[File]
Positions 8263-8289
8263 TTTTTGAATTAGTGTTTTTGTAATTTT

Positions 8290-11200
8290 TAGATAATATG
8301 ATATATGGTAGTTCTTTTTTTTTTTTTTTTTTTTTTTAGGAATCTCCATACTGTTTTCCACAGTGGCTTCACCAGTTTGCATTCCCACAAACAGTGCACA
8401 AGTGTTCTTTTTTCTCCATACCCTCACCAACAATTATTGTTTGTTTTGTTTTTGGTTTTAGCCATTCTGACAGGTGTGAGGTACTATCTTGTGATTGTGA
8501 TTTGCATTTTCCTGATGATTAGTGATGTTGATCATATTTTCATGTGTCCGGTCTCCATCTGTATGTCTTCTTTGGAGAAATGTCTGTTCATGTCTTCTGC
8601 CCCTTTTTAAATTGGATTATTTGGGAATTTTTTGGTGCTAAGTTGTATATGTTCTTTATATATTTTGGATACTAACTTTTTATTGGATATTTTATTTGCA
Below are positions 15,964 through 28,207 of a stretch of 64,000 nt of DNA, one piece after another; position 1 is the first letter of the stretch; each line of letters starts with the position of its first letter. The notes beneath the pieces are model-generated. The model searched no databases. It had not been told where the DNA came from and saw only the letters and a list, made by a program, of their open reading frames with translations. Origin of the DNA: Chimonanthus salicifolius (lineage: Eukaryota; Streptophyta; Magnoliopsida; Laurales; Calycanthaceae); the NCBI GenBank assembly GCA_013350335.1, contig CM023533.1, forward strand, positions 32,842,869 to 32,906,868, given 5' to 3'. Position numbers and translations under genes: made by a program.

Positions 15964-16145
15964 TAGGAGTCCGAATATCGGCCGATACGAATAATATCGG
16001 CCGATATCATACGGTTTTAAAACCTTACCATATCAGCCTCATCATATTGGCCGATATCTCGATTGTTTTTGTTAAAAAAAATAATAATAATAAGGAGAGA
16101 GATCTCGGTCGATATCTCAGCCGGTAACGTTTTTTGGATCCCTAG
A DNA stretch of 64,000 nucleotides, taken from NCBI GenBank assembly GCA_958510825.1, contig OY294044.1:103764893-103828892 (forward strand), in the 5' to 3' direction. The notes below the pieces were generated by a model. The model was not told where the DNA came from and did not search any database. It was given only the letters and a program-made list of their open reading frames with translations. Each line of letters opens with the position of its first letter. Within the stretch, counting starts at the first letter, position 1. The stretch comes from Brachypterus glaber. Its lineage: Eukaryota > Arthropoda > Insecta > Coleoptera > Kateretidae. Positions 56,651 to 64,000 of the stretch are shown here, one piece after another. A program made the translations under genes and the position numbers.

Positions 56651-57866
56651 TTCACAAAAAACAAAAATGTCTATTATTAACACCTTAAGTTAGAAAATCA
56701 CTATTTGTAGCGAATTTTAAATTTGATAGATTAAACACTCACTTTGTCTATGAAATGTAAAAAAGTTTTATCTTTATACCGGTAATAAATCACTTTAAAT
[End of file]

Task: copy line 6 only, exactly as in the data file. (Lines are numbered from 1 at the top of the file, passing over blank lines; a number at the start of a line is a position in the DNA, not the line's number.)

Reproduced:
8401 AGTGTTCTTTTTTCTCCATACCCTCACCAACAATTATTGTTTGTTTTGTTTTTGGTTTTAGCCATTCTGACAGGTGTGAGGTACTATCTTGTGATTGTGA